Students united

On Wednesday, Feb. 1, King’s students, alongside hundreds more, took to the streets of Halifax as part of a nation-wide Day of Action to reduce tuition fees and drop student debt. Many of the 1,000-strong crowd of students had joined together for the same cause last February.

On Wednesday, Feb. 1, King’s students, alongside hundreds more from Dalhousie University, Saint Mary’s University and the Nova Scotia College of Art and Design, took to the streets of Halifax as part of a nation-wide Day of Action to reduce tuition fees and drop student debt.
While this year’s Day of Action was a national endeavor, coordinated from coast to coast by the Canadian Federation of Students, rallying for increased access to university education was all too familiar for many Nova Scotian students. Many of the 1,000-strong crowd of students had joined together for the same cause last February.
Despite their frustration, few were surprised to be rallying again.
“I don’t think anyone thought that our government would have a crisis of conscience this year and change their opinion straight away,” said Omri Haiven, External Vice President of the King’s Students’ Union.
Dr. Laura Penny, a King’s alumna and now a King’s professor, organized a rally with a similar vision in 1995.
“I am frustrated that we have to keep having the same argument over and over again, but I also think that that is the nature of the political beast,” said Penny.
While the students marched through the streets of downtown Halifax en route to NSCAD, toting placards with recycled slogans from years prior, several students acknowledged changes at the 2012 Day of Action.
“The biggest thing that comes to mind is definitely the weather,” said fourth-year student Davis Carr. Carr remembers the snowstorm on last year’s Day of Action that forced the closure of inner-city schools. Carr referred to the inclement weather as “super epic.”
Haiven, who chairs Action King’s, explained that the new organization model used to plan this year’s Day of Action allowed students who weren’t necessarily involved in one particular thing to take on responsibility in their area of expertise.
“We worked together to try to make a really diverse rally,” said Haiven.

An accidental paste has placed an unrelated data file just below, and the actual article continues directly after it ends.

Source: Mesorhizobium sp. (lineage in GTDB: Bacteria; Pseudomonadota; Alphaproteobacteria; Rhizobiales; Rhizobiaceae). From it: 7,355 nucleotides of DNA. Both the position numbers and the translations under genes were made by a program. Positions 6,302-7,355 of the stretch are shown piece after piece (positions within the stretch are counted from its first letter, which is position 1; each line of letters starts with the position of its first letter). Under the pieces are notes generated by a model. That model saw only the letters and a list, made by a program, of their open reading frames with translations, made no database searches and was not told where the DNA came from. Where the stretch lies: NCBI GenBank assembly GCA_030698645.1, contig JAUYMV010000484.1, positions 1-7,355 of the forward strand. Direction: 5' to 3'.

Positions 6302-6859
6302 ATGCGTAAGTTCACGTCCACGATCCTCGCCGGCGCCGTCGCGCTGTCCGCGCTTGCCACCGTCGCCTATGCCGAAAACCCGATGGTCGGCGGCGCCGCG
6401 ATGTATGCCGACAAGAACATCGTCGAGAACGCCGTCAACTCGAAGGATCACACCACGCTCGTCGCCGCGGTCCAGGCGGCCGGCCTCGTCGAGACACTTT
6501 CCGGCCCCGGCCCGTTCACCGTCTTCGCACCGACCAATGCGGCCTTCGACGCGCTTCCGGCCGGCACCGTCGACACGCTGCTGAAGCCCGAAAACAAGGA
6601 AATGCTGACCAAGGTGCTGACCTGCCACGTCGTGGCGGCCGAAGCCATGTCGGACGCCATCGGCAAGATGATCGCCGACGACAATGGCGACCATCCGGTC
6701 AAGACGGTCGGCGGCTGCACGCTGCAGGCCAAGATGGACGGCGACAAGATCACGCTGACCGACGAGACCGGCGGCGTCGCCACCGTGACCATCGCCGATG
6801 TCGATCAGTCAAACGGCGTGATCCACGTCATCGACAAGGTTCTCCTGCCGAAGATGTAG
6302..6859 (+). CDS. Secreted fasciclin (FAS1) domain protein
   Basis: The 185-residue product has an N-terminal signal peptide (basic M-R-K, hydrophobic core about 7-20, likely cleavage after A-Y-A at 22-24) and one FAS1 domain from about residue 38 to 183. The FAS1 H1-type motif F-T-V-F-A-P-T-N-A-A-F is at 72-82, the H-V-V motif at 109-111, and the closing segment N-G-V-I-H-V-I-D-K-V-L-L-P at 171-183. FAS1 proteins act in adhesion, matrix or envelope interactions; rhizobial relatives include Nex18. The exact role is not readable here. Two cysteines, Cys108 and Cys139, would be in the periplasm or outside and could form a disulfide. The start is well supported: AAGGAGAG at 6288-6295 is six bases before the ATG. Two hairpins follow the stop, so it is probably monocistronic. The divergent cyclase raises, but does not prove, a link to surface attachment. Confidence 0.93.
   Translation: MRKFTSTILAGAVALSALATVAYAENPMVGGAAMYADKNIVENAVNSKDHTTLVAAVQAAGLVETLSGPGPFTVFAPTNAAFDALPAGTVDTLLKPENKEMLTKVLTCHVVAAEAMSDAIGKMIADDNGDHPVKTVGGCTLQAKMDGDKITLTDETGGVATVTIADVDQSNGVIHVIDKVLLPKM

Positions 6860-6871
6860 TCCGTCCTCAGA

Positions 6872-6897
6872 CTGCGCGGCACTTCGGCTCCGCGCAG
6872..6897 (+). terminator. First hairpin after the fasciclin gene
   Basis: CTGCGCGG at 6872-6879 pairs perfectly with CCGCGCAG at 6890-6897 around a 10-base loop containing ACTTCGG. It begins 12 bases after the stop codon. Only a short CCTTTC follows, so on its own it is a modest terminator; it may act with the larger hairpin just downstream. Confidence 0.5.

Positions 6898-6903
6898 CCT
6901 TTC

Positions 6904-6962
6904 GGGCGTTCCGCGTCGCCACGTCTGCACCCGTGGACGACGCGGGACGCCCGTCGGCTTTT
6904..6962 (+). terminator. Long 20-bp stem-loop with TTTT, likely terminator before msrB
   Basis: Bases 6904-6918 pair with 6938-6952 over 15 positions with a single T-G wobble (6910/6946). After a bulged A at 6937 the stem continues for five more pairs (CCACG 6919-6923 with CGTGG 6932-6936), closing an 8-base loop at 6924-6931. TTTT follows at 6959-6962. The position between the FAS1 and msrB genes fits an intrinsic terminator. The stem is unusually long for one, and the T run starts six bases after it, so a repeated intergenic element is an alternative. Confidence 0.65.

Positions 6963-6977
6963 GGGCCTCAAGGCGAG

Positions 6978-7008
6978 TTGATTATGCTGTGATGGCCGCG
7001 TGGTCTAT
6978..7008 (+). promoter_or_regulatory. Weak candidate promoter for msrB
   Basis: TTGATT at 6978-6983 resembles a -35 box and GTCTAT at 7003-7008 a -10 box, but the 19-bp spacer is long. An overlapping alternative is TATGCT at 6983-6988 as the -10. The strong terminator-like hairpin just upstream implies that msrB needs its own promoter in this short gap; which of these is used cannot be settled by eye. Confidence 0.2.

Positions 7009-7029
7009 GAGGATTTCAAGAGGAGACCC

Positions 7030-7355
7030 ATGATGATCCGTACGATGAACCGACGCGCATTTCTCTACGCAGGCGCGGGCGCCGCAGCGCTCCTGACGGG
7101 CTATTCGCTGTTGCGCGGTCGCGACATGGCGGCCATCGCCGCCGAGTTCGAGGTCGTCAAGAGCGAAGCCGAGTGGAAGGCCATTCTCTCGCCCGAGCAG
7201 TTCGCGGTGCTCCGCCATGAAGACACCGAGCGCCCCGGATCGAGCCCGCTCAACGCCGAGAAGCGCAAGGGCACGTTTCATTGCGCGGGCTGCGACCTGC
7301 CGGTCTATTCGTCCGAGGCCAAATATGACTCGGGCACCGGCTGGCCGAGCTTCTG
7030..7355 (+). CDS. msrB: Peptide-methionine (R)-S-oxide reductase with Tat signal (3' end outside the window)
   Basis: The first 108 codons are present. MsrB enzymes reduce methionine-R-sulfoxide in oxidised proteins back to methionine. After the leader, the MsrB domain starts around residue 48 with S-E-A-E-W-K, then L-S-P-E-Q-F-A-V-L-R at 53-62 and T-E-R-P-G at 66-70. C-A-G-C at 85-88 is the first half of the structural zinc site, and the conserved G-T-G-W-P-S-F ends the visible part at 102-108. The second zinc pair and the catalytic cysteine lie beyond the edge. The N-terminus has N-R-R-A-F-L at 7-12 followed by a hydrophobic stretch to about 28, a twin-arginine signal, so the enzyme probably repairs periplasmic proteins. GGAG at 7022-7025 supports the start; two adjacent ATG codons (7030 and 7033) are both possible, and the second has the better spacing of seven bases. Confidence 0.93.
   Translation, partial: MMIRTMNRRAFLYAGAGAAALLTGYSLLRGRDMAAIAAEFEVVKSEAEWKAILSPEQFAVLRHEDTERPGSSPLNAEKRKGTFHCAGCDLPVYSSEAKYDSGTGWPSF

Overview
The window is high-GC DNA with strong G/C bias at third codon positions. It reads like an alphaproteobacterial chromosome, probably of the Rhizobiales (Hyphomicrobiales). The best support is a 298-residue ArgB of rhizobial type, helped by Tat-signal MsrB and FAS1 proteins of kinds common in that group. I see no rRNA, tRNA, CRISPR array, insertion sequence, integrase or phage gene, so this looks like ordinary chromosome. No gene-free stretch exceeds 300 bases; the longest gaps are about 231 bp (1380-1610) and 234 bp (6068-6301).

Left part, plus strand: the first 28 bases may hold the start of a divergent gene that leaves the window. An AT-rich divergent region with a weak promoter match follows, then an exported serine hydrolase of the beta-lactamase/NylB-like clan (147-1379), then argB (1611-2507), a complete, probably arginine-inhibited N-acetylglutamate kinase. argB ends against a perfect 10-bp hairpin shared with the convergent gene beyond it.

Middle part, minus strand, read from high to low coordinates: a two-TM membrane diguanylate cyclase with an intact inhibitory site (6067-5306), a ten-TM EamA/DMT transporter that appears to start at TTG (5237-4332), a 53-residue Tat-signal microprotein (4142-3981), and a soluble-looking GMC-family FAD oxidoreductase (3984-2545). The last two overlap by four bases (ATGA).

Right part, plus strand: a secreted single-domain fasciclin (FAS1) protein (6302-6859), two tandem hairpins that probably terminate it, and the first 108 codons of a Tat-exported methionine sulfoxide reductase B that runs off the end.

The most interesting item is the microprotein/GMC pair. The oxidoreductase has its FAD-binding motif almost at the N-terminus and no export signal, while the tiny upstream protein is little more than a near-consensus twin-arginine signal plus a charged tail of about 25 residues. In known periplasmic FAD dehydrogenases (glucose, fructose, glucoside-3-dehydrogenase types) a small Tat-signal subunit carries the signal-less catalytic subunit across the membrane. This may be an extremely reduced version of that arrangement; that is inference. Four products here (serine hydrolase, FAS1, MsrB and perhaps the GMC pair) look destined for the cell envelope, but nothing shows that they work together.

Gabe Hoogers, president of the King’s Students’ Union, took notice of the different aura about those rallying.
“What I sensed was that there was more frustration in the air,” said Hoogers. “The government still hasn’t responded to our calls to return their promises of the past and people are worried that what’s going to happen from this newly-signed MOU (Memorandum of Understanding) is really going to affect their university education.”
While Hoogers drew attention to the provincial government’s disregard for the Day of Action last year, opting instead to increase tuition fees and cut funding further, he commended King’s students for their continued effort in this aim.
“I take a lot of pride in how friggin’ ridiculously engaged King’s students are,” said Hoogers. “We came out with the KSU headbands and war paint and compared to the proportion that came out from other schools, it’s so huge and really inspiring.”
Haiven echoed Hoogers’ sentiments.
“King’s has a very interesting brand of leadership and this is why I love King’s,” said Haiven.
Both Haiven and Hoogers foresee a Day of Action in 2013.
“We just need that much more time so that Darrell Dexter can prove himself to be the farce that he is, who is someone who doesn’t believe in Nova Scotian working families or in students,” said Haiven.
Penny also anticipates future rallies. “If you believe in a principle, you have to stand up for it on the regular and not just once.”
Hoogers illustrated a plan of action in order to further this pursuit.
“I said it in my speech and I really mean it: we have to bring back the energy and the excitement that we saw here today to our students’ unions and our board of governors,” said Hoogers. “We’ve got to pressure people in power and stay engaged and stay involved in what’s going on with the reduce fees, drop debt movement.”
In addition to Hoogers’s insistence for continued pressure, Haiven advocates that change is necessary in order to further the movement.
“I think that there are different tactics that are needed to be used each year,” said Haiven. “You need to keep the revolution, or at least the protest, creative.”
“We have to encourage each other to speak out when we see injustice and what we’re seeing right now, with this nine per cent increase over three years, is an injustice,” said Haiven.
“We’ve got a provincial election coming up sometime soon and they’re going to hear our calls. The public has already heard our calls; 83 per cent of Nova Scotians disagree with raising tuition fees,” said Hoogers.
“Darrell Dexter needs to open his ears,” said Haiven.
Disclaimer: Davis Carr is Production Manager of The Watch.

By David J. Shuman

David is the current editor-in-chief of The Watch and writes on student issues and events. Find him on Twitter: @DavidJShuman

Leave a Reply